Hey everyone! My name is Stuart Palley and I am a photographer based in Los Angeles, CA. I am documenting California’s 2014 wildfire season by making long exposures of the blazes at night. Despite their destructiveness, wildfires can be eerily beautiful, and I want to show you fires in a way atypical from standard media coverage. I became interested in wildfire coverage during the 2012 season after photographing my first fire. "Terra Flamma" is a rough Latin translation meaning "earth fire."
Wildfires so far, such as the May 2014 fires in San Diego, have proven that this will be a particularly vicious, active, and unprecedented wildfire season with serious impact on peoples’ lives and property. We are in one of California’s worst droughts on record, with the Sierra Nevada snowpack at record lows in some places.
I am documenting new blazes as they occur, hiking out onto the fire lines and making long exposures of the flames at night. My existing Wildfires at Night Photos have been published all over the world, most recently in Time Magazine, but I need your help to continue.
What Your Support Does:
The cost of traveling to these fires, the protective gear, expenses such as food and lodging (when available, I usually camp or sleep in the car), equipment maintenance and repair add up. The heat, ash, and smoke are incredibly hard on sensitive camera gear, and it frequently needs to be professionally cleaned and in some cases repaired, costing hundreds of dollars, and in one case, $800 to fix a dirt/ash/smoke damaged lens. The fires are often in far-flung mountain locations, requiring hundreds of miles of driving. With fuel prices at over $4.00 a gallon in SoCal, expenses adds up fast. Add to that car fuel and air filters that need more frequent replacement after driving near fires.
Also, I’ve invested over $2,000 already into Personal Protective Equipment (PPE) to be up the national standards for wildland fire safety, as well as taken two weeks off from any paid photo assignments to audit federal wildfire training classes. The PPE includes a fire shelter, special fire boots, Nomex clothes, etc. Below is a general breakdown of the Terra Flamma budget of $5,000:
In some cases I’ve been paid by photo agencies on a daily basis to photograph fires, but more often than not, I’m on my own, especially for the more remote fires where the most beautiful photos can be made. The day rates for journalism photography of the fires hardly cover the cost of getting out there, and don’t even begin to cover the cost of all the safety gear, insurance, repair, etc. I also lose the rights to the photos, after putting my life on the line in some cases.
For my fellow creatives out there, nothing hurts more than not having ownership and creative control over your own hard work borne from sweat and blood. One of the biggest benefits to your support is the ability to share these photos with you and the world at large, without the stress and worry of who owns what rights. Your support allows me to retain the distribution rights to any and all work produced in the project.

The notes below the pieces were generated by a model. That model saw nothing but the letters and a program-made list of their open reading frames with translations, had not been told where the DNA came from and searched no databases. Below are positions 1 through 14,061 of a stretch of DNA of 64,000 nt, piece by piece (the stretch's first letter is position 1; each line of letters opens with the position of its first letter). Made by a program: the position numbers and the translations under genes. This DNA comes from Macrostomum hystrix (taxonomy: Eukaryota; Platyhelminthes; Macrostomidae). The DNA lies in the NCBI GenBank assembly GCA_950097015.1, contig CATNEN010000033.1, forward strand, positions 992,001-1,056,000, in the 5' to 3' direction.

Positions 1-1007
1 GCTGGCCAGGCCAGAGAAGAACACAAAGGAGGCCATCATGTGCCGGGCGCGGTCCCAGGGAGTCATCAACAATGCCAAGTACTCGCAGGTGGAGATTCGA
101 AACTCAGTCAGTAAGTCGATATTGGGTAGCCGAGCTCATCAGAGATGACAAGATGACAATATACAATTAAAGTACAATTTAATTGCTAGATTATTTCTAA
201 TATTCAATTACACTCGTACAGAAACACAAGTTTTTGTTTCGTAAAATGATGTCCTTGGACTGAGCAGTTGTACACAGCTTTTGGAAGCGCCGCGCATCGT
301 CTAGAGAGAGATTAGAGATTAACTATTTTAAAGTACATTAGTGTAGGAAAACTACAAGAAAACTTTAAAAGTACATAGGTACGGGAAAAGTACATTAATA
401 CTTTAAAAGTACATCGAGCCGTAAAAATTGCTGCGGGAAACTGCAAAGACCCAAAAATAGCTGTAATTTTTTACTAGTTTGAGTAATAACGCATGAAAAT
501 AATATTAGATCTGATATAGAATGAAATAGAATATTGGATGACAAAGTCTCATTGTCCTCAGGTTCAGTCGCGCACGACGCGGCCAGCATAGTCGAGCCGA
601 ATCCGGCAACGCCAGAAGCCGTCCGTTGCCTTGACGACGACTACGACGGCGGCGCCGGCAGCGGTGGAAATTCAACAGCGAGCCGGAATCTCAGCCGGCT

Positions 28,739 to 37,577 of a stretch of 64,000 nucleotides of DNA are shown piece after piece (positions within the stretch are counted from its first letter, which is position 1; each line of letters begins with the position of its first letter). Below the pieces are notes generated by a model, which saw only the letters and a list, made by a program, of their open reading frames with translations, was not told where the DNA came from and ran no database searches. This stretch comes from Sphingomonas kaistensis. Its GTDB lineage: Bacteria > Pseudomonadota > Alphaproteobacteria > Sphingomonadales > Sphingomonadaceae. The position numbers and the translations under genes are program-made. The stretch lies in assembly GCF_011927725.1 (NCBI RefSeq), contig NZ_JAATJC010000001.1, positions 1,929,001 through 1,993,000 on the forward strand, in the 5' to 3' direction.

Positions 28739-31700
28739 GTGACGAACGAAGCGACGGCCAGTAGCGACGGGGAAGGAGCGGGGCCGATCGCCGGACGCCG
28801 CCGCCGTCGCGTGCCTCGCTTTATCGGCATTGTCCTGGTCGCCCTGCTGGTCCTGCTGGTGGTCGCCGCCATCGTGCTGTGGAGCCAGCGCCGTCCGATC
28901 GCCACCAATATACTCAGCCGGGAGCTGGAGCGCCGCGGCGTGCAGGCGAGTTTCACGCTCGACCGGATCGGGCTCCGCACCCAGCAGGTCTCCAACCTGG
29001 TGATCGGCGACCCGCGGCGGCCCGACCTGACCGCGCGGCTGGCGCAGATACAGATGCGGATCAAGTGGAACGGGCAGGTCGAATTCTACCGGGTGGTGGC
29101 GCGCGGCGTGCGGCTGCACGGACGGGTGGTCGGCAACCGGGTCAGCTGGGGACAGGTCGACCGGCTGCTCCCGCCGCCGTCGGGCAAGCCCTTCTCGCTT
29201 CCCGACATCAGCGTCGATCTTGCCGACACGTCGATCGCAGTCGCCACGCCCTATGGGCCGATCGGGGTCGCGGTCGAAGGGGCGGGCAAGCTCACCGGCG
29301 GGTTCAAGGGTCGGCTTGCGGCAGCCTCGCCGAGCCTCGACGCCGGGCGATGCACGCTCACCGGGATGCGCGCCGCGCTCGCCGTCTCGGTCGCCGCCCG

How I'll Do It:
As fire season heats up this summer (pun intended), I will document new blazes as they occur, going into standby mode during times of high fire danger (Red Flag Warnings, etc), clearing my schedule during those days to be ready for anything that pops up. I always keep my fire gear, food, water, and a tent packed in my car to head to a fire ASAP.
Covering wildfires is more than just a photo project, - its about educating the population at large of the growth of wildfire danger, and sharing the efforts of wildland firefighters who put their lives on the line to stymie the destructive path of fires. Its to show that these fires can be beautiful in a way that only nature could create. Despite their destructive nature, there is a surreal beauty of the fires photographed at night under long exposure, with all due respect to those that lose homes or property in fires.
I’ve photographed 18 fires so far in the last three seasons, and have the training with the US Forestry Service. As mentioned already, I own the proper nomex and safety gear, and have extensively studied fire behavior and previous incidents to better understand the conflagrations. My background as a photojournalist and reporter allow me to be calm and professional in a potentially dangerous situation. I’ve photographed riots and other natural disasters, and while I take calculated risks, always put safety ahead of photos. My number 1 goal while photographing at wildfires is to stay safe and stay out of the way of firefighters, and once that is assured, I make photographs.
The Final Product:
The final product of Terra Flamma will be a documentary photo essay displayed online and self-published in a limited photo book that will be distributed to some backers based on their level of sponsorship. In the future other editions of the book may be printed as I photograph in the coming years. Based on my existing work and what's been published, there is a good chance the images will be published in major national newspapers or magazines, and I hope to display the work in a gallery in Los Angeles come springtime. Again, the goal of this project is to raise awareness of the impact of wildfire, and encourage public discussion of living with a natural force and preventing impacts to homes, etc.